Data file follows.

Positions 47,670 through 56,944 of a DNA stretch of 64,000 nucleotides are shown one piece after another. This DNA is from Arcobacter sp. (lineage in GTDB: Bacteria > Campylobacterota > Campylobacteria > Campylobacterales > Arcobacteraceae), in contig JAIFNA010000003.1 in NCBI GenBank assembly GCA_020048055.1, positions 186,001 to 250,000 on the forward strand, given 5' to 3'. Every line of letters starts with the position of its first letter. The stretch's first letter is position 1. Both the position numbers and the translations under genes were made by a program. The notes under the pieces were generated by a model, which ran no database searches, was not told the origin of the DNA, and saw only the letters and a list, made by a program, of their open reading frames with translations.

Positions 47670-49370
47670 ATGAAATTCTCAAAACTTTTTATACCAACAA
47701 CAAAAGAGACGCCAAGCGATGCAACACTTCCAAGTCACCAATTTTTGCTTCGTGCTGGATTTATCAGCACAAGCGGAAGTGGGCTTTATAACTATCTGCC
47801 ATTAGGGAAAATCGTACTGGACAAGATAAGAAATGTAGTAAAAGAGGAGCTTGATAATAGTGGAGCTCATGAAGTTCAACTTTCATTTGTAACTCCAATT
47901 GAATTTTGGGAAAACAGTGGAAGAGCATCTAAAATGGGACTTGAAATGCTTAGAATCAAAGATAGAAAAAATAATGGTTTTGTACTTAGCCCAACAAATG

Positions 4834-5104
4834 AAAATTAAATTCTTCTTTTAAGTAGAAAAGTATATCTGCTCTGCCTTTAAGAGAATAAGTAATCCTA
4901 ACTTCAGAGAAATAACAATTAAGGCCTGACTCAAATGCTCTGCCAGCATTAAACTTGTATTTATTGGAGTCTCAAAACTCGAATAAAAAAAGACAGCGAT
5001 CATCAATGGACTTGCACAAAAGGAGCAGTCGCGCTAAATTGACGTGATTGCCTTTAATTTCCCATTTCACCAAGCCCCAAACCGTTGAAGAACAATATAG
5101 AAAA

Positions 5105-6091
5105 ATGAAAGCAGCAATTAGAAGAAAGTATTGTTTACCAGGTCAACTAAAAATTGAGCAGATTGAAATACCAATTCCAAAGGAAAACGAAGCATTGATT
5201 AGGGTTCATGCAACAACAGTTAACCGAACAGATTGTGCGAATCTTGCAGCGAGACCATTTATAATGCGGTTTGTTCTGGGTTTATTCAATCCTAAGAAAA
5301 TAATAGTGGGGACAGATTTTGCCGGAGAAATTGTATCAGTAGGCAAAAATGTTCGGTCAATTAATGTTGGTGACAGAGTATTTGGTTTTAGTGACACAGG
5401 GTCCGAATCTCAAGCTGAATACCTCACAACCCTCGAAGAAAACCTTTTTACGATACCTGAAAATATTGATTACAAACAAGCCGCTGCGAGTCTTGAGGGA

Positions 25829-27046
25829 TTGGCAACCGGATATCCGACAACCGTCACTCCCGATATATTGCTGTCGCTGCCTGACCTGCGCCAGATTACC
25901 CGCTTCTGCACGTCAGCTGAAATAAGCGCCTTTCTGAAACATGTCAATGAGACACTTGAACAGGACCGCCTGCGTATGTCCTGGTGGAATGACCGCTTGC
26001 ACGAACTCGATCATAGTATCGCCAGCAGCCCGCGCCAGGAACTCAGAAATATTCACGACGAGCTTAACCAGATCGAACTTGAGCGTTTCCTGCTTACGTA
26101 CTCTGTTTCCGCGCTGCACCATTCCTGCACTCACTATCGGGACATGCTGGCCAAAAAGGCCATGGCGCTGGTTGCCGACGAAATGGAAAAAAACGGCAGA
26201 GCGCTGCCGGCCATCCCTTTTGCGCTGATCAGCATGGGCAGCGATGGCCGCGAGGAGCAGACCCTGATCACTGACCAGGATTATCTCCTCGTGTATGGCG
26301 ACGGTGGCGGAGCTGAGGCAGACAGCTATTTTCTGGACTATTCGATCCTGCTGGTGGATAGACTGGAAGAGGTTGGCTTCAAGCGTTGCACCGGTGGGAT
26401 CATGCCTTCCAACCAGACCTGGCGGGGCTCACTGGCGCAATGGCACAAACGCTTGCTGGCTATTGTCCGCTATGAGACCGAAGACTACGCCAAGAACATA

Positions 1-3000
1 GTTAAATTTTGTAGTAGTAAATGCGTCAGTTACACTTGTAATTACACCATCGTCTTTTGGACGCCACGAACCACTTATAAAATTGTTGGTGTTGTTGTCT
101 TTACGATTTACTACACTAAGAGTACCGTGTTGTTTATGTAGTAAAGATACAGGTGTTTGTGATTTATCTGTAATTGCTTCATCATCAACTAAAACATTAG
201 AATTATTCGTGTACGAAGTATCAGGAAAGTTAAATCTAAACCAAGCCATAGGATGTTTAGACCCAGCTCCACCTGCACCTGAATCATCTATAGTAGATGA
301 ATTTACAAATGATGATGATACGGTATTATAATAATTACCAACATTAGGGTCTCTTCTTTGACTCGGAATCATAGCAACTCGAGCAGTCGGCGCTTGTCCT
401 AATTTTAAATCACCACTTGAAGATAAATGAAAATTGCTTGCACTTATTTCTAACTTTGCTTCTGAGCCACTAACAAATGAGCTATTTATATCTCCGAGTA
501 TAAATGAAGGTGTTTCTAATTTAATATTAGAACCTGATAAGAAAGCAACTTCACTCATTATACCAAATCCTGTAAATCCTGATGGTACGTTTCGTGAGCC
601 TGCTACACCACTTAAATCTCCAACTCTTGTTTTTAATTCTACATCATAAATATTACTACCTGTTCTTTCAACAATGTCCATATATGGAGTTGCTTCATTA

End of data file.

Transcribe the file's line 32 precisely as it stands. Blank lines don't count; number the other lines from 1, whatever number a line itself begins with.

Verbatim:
601 TGCTACACCACTTAAATCTCCAACTCTTGTTTTTAATTCTACATCATAAATATTACTACCTGTTCTTTCAACAATGTCCATATATGGAGTTGCTTCATTA